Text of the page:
Jered Weaver threw only 12 pitches before leaving Monday night’s win. (Alex Gallardo/Reuters)

Weaver faced only four batters when he pulled up awkwardly on just his 12th pitch of the game. After walking around the mound, he attempted to throw a warmup pitch with minimal velocity and then left the field.

“It felt like somebody stabbed me in the back,” Weaver said after taking muscle relaxants during the game. “I’ve never felt anything like that before. It’s disappointing. You get up for games like this.”

Weaver has been up for just about every game this season. He entered the night tied for second in the American League in wins (6) and third in ERA (2.61). This season Weaver already has a no-hitter to his name, and once again he’s been the most consistently dominant force in the Angels rotation.

“I can’t really bend over too much,” Weaver said. “I tried to throw that second pitch, but there was no way. The way the team is playing right now, I’m one of the guys that wants to be out there.”

And for a team that ranks 22nd in the majors in runs scored (thanks in part to Albert Pujols), the ability of Weaver and the rest of the staff to keep their team in contests has been critical to keeping L.A. hovering around .500. The Angels said they will wait until Weaver undergoes an MRI and X-rays Tuesday before determining whether a disabled list stint is necessary, ESPN Los Angeles reported.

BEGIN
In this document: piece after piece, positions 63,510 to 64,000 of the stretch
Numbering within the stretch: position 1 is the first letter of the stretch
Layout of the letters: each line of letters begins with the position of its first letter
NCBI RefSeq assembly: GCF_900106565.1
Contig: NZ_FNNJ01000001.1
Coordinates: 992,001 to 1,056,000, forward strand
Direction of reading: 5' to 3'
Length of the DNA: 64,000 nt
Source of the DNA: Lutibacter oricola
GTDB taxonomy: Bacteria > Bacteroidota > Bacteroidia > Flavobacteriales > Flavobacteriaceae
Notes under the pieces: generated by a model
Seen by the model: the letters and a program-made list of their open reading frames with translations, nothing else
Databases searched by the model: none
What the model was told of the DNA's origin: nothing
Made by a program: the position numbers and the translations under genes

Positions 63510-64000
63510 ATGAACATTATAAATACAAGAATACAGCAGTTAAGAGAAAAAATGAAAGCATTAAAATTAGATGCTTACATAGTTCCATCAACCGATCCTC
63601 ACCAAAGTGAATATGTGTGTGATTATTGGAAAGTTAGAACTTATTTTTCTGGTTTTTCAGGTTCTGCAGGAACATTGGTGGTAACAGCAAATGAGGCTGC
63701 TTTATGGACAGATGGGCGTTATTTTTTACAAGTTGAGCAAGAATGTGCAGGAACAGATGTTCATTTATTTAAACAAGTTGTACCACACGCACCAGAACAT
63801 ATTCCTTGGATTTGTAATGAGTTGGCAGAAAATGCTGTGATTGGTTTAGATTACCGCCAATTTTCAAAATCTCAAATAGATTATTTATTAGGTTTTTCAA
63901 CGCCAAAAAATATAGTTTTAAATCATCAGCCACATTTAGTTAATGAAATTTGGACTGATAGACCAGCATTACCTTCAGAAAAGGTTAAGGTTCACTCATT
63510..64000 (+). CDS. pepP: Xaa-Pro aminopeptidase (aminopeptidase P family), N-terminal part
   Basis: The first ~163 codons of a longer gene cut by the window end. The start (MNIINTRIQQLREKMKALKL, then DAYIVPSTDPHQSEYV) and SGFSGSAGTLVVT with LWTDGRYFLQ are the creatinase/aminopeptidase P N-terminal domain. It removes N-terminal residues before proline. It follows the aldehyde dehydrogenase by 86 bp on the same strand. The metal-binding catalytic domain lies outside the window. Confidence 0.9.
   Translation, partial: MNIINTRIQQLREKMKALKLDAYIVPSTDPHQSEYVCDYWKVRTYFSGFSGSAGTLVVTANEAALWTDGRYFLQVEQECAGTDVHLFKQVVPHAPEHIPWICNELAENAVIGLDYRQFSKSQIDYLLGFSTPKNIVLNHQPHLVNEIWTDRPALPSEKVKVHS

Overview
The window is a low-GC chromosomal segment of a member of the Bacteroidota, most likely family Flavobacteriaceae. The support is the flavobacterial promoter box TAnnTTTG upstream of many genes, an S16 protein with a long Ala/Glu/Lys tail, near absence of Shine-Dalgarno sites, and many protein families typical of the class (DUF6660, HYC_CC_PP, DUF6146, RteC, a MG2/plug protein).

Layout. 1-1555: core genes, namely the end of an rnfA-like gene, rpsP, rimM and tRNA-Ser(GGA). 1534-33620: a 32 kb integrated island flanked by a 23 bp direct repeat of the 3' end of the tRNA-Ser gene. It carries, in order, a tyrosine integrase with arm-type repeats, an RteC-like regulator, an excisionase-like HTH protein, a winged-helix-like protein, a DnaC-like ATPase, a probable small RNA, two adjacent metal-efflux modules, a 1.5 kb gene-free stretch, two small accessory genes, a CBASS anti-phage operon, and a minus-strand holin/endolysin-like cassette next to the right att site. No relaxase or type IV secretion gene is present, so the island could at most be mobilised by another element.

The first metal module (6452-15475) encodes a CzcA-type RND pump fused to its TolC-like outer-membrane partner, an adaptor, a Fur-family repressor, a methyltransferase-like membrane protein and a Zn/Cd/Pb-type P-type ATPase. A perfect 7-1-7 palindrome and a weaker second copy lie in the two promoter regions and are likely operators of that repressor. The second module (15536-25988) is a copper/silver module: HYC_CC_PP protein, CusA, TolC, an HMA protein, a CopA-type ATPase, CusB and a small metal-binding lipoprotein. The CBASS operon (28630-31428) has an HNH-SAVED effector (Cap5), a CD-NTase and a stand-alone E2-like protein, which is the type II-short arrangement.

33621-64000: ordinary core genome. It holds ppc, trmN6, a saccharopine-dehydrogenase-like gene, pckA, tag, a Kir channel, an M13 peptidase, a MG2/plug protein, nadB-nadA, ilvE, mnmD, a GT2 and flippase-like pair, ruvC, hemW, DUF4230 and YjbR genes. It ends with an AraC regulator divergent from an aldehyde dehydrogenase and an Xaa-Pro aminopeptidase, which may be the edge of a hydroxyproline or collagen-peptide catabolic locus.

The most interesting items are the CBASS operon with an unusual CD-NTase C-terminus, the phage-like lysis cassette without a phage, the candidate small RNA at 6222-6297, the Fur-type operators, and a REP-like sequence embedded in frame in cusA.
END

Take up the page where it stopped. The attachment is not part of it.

“We’re going to look at a couple of things and see what we need to do,” said Angeles skipper Mike Scioscia. “He’s stiff now, but we’ll have the exams tomorrow and make a decision.”

Weaver finished second in the AL Cy Young Award voting behind Justin Verlander last fall, and this spring he has put himself right back into the conversation.

The offseason signing of C.J. Wilson gave Los Angeles a powerful top trio along with Weaver and right-hander Dan Haren. And while Ervin Santana and Jerome Williams have been productive at times at the back end of the rotation, Weaver is the team’s most valuable weapon on the mound across the board. An extended absence could make it even more difficult for the Angels to keep pace behind the surging Texas Rangers, who already own a 6 1/2 game lead in the AL West.

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